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Address : 1Stockholm University, Sweden; 2University of Southampton, United Kingdom; 3Uppsala University, Sweden
Celebration date : 24 Wednesday September 2008
Author name : Skelton, Alasdair1; Crill, Patrick1; Arghe, Fredrik1; Whitmarsh, Bob2; Koyi, Hemin3

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  • Article title : Quantification of the rate of methane production by serpentinization
    Article type : Other
    Location : International Geological Congress,oslo 2008

    Fulltext :

    We used seismic velocity as a proxy for serpentinization of the mantle, which occurred beneath thinned but laterally continuous continental crust during continental break up, prior to opening of the Atlantic Ocean. The serpentinized sub-continental mantle is now exhumed, beneath the Iberia Abyssal Plain and was accessed by scientific drilling on Ocean Drilling Program legs 149 and 173. Chromatographic modelling of the serpentinization front yields a front displacement (z) of 2197 ± 89 m. We ignored diffusive broadening of this front in the direction of fluid flow and used the shape of the front to constrain a Damköhler number (ND). This was scaled such that ND = κt, where κ is a rate constant for serpentinization in s-1 and t is time in s. We thus obtained ND = 6.0 ± 0.2. We then estimated values of κ for (1) surface reaction as rate-limiting and (2) chemical transport as rate-limiting. Combining these values with our estimate of the Damköhler number yielded comparable timescales of 10,000 - 1,000,000 years for serpentinization. Combining this timescale with the front displacement yielded a time-averaged volumetric rate for serpentinization of 0.002-0.2 m3-serpentinite.m-2.yr-1.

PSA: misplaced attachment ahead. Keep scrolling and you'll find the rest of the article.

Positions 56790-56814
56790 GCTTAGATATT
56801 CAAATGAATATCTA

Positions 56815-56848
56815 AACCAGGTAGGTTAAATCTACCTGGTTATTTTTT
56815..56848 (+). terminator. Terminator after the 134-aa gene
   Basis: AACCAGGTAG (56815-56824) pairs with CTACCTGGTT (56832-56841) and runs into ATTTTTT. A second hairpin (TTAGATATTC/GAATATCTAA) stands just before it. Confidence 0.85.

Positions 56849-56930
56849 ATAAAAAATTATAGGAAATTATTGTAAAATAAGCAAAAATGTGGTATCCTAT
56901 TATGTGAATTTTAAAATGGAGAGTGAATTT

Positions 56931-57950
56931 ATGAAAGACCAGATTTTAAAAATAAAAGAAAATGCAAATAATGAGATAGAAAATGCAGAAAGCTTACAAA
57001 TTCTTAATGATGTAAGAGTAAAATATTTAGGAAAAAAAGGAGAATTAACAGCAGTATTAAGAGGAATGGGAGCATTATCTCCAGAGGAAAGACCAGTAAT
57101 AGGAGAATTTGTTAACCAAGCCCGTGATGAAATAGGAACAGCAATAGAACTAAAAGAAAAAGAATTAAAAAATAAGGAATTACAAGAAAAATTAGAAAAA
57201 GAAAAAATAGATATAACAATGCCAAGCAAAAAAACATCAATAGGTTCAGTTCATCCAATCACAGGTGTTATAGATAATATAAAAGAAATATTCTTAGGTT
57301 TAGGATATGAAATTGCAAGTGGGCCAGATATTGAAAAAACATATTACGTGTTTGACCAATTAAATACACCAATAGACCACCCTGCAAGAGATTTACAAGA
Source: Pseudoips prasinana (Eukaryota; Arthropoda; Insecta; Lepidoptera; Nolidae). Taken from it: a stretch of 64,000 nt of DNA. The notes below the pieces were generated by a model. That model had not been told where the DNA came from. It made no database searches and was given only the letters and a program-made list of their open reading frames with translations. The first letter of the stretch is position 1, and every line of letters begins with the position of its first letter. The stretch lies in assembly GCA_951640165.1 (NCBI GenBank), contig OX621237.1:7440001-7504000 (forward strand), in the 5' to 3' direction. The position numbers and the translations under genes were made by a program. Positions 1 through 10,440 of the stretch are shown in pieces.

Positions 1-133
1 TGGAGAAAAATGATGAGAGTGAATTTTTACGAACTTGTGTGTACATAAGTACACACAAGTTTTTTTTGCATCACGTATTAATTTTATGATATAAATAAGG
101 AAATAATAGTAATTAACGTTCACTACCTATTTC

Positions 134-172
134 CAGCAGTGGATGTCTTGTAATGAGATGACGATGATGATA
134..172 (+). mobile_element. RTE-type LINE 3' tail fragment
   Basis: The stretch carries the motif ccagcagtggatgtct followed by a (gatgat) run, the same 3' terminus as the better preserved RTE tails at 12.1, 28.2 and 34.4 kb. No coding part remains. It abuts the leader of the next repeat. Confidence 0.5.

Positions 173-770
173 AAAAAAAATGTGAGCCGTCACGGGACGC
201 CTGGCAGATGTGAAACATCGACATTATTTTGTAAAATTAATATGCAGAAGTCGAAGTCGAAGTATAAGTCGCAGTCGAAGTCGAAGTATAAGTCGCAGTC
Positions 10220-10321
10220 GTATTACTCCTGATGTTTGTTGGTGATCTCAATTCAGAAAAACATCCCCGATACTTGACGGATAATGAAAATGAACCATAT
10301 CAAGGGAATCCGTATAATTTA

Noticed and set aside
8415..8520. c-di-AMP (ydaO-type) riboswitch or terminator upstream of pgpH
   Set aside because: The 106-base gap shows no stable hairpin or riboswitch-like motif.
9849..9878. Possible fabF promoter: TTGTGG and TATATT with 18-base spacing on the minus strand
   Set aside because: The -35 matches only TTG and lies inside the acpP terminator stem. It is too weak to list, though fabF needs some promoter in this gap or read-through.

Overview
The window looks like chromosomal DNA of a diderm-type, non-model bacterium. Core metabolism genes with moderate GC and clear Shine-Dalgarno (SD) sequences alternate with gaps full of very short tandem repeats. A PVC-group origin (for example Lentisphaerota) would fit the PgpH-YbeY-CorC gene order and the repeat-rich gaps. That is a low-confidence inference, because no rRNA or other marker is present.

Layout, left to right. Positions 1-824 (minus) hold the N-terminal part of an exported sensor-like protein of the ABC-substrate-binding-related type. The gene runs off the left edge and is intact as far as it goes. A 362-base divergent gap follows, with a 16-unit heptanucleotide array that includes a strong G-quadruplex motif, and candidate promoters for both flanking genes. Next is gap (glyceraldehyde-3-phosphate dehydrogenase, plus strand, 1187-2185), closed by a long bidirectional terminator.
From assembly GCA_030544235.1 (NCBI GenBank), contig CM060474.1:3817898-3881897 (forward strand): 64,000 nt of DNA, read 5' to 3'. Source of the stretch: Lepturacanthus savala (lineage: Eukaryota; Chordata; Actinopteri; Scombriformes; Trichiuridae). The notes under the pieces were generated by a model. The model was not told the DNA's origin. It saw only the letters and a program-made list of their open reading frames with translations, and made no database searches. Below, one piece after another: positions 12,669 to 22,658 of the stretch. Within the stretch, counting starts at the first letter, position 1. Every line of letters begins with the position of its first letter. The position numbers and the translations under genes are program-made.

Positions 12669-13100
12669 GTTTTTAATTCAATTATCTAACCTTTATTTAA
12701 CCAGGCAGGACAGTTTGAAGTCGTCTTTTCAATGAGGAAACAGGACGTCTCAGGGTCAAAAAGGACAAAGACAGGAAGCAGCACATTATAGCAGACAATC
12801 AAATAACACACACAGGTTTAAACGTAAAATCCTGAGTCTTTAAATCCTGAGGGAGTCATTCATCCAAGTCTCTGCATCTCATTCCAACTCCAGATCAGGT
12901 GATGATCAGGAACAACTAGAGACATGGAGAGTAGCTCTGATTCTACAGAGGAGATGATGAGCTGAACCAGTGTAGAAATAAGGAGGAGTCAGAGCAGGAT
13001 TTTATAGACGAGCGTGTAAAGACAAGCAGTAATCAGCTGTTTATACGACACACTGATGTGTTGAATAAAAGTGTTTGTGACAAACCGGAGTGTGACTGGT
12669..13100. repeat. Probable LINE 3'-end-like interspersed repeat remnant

We then referred to the experimental results of Janecky and Seyfried (1986), which predicted that serpentinization by reaction with seawater probably occurs by a coupled set of reactions, with olivine, orthopyroxene and clinopyroxene dissolving independently and at different rates. Of this set of reactions, olivine dissolution is predicted to occur by the reaction:
    2(Mg,Fe)2SiO2 + 2H+ + H2O = (Mg,Fe)3Si2O5(OH)4 + (Mg,Fe)2+. Because lizardite, which is the most abundant of the serpentine minerals typically contains no more than 5 wt. % FeO (Wicks & O’ Hanley 1988), excess Fe2+ will preferentially (with respect to Mg2+) enter the solution. Oxidation of Fe2+ by H2O and CO2 can then produce magnetite and CH4 by the reaction:
    12Fe2+ + 14H2O + CO2 = 4Fe3O4 + 24H+ + CH4.
    Fe3O4 (magnetite) can be used as a proxy for CH4 produced by this reaction and exiting the mantle. The average mode of magnetite in 16 samples of >95% serpentinized peridotite recovered by scientific drilling within the region of exhumed mantle is 4.5 vol. %. This is equivalent to 1000 mol-Fe3O4.m-3. Combining this value with the time-averaged volumetric rate for serpentinization, we obtain a time-averaged annual production rate for magnetite of 2-200 mol.m-2.yr-1. Finally, based on the stoichiometry of reaction (2), we thus obtain an annual flux rate for CH4 production of 0.5-50 mol.m-2.yr-1.